O U Art Gallery director Dick Goody stands on a ladder to hang some African art with the help of a student. African masks decorate the walls.

Around Campus|


icon of a calendarNovember 16, 2017

icon of a pencilBy Sarah Rose Sharp

Behind the Scenes

Behind the walls of the Oakland University Art Gallery, a world-class art collection waits for the opportunity to shine

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Josh Scott

Appreciating art is easy when the focus is on what can be seen. But the behind-the-scenes care and maintenance of an art collection is a critical piece of the displaying process, explains Stephen Goody, director of the Oakland University Art Gallery on campus.

“These objects are important and need to be seen,” he says. “But they need to be displayed with extreme care with the correct amount of lighting in a climate-controlled environment.”

The OU Art Gallery serves as a storehouse for the Oakland University Art Collection, which is comprised of more than 1,500 objects and artifacts from around the world. But a great wealth of the collection remains largely unseen behind the gallery’s walls, until the day it can be properly preserved, polished and presented.

“Until we have a proper gallery where we can control the humidity,” Goody explains, “it won’t be displayed. It will stay safe, but mostly unseen.”

Stephen Goody

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Josh Scott

OU’s collection includes paintings by Alex Katz, Fernando Botero, Al Held, Malcolm Morley, Horst Antes, Lyonel Feininger, Terry Winters and Richard Artschwager.

Significant print holdings in the “Carl F. Barnes, Jr. and Anna M. Barnes Print Collection” include works by artists Albrecht Dürer, Piranesi, Edvard Munch and Richard Estes. And the “G. Mennen Williams Collection of African Art and Berton London Collection of Ethnographic Art” collection includes objects from both Africa and Asia, the latter is on display on a rotating basis in the gallery foyer.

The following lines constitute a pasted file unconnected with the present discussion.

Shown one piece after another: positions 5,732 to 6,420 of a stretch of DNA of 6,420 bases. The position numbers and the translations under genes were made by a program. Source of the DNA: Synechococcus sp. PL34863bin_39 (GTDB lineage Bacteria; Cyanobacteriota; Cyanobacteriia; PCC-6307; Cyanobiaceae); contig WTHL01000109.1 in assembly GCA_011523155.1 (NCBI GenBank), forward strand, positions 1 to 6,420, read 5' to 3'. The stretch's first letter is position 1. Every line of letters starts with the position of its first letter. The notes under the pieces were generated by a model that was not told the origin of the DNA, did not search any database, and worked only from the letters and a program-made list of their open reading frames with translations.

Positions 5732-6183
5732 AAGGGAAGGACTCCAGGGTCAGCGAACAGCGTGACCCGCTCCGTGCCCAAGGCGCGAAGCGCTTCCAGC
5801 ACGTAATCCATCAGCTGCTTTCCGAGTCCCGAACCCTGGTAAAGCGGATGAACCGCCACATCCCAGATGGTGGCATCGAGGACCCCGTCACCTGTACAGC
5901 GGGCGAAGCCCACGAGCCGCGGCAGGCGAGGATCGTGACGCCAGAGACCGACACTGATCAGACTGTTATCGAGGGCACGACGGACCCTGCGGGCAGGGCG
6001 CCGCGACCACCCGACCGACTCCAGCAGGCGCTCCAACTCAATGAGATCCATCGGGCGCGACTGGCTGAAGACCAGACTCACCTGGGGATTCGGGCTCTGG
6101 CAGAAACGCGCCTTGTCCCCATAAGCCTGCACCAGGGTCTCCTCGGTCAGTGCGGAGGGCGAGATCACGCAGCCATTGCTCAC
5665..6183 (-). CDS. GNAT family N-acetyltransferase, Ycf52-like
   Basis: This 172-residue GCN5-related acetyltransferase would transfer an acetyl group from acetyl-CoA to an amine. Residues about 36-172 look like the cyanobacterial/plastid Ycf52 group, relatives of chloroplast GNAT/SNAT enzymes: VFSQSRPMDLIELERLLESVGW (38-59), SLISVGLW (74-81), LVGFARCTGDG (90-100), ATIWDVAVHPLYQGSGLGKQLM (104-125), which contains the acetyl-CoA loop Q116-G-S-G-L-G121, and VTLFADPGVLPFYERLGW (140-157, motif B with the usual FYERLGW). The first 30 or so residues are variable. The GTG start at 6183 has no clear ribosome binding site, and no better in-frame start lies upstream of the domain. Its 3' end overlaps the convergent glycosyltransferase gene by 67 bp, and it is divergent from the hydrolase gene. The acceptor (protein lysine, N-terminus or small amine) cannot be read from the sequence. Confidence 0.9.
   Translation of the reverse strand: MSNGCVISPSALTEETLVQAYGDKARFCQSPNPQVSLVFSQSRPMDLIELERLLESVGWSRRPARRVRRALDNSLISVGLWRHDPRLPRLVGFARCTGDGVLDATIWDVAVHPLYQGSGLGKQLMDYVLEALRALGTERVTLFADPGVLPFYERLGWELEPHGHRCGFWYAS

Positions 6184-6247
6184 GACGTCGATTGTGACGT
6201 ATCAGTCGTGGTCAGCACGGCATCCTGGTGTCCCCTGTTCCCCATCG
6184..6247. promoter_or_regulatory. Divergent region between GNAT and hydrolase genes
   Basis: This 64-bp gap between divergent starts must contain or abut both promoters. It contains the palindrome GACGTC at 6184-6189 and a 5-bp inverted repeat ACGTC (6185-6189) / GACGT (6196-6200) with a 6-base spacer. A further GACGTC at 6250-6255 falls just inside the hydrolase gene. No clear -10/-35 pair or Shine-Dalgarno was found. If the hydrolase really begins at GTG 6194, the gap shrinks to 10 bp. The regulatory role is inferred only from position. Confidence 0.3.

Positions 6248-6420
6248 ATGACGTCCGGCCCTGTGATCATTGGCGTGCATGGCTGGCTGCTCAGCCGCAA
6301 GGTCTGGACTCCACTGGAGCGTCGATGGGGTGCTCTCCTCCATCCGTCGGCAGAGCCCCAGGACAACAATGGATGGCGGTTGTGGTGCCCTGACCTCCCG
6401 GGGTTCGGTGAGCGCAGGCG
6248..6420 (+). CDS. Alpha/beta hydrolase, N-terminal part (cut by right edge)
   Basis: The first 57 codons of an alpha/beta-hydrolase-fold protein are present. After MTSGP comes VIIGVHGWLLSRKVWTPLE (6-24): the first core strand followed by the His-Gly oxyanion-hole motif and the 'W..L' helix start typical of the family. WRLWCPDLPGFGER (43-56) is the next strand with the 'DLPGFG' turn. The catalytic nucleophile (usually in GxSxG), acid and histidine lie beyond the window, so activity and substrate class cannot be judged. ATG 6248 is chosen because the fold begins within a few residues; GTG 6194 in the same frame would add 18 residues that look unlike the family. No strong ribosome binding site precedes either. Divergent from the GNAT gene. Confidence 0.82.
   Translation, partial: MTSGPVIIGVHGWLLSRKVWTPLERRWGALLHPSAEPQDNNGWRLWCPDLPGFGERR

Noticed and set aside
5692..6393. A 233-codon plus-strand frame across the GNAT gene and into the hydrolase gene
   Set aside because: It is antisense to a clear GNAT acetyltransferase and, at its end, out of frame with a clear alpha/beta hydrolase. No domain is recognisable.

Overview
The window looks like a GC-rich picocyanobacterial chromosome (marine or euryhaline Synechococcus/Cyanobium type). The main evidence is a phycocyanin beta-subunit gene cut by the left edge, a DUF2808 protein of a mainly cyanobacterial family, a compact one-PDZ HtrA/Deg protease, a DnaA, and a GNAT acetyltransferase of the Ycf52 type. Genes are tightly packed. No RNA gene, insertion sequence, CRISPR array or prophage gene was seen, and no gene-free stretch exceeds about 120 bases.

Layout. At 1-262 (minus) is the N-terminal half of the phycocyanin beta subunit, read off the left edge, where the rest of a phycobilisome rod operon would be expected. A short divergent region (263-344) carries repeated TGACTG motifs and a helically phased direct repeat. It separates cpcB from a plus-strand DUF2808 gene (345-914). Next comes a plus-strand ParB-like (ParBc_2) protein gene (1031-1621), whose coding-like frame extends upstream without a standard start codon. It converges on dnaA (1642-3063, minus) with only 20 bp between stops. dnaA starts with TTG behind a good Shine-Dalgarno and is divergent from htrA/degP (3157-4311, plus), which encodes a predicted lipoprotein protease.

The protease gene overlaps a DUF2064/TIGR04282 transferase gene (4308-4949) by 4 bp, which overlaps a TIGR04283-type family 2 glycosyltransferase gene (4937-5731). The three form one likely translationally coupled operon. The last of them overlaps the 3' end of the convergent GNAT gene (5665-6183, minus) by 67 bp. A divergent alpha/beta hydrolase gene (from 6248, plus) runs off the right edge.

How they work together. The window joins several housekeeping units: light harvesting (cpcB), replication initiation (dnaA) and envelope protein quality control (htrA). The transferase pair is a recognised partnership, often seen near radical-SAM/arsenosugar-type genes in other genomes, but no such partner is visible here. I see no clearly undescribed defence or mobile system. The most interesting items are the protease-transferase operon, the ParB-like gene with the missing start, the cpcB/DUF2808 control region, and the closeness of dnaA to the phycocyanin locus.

The most recent acquisition this year is a collection of about 70 photochromes by the American 19th century photographer William Henry Jackson.

“In the past, large parts of the collection were on show around the campus, but its value has meant that this is no longer possible,” explains Goody. “The Chinese scroll collection, for example, was on show in the Kresge Library until last year with 24/7 access. But these objects were just too valuable to be there unguarded. In their place, is a collection of CoBrA prints chiefly by Karel Appel and Pierre Alechinsky.”

Goody is an associate professor of art, chair and also the director of the Department of Art and Art History. Arriving to OU in 1994, he became the director of the OU Gallery in 2000, affording him a long view of the development of the collection over the years.

One of Goody’s first acts as director was to go on an inventory egg hunt, retrieving valuable works of art from locations across campus where they had wandered over the years.

“There was a particularly valuable painting by Malcolm Morley that I simply couldn’t find,” he recalls. “In the end, after searching and searching, I found it in a telemarketing room.”

O U Art Gallery director Dick Goody handle ancient scrolls with the help of a student in a storage room
Oakland University student Sarah Lawrence handles African sculptures in the back storage space of the Oakland University Art Gallery
Back room storage space where art hangs on the wall at the O U Art Gallery
Mixed media paintings hang behind the walls of the Oakland University Art Gallery
African statuettes in the back storage space of the Oakland University Art Gallery

At larger art institutes like the Detroit Institute of Arts and Smithsonian Institution, it is commonplace to display only about 2 or 5 percent of the collection at a time, says Goody. But even with smaller collections like OU’s, the need for space is a constant battle.

“I’d love to do an exhibition that tells the story of African civilization through the lens of objects themselves,” said Goody. “But to show the African Art collection for a six-week exhibition (which is how long our exhibitions usually run) would do it a disservice. These objects need to be carefully curated in permanent exhibitions and that means a new museum building.”

A museum space would enable the gallery to place a larger portion of the OU collection on permanent display and engage a wider audience of art enthusiasts and aspiring artists in metro Detroit. Until then, Goody says he will keep telling anyone who will listen about the gallery’s hidden treasure with hopes that OU will one day receive resources to tap into the collections full potential.

“All of our efforts have been exerted to keep the collection safe,” says Goody. It’s time to show it off. “There is no doubt about it. A collection, as varied and extraordinary as this one, deserves to been seen.”

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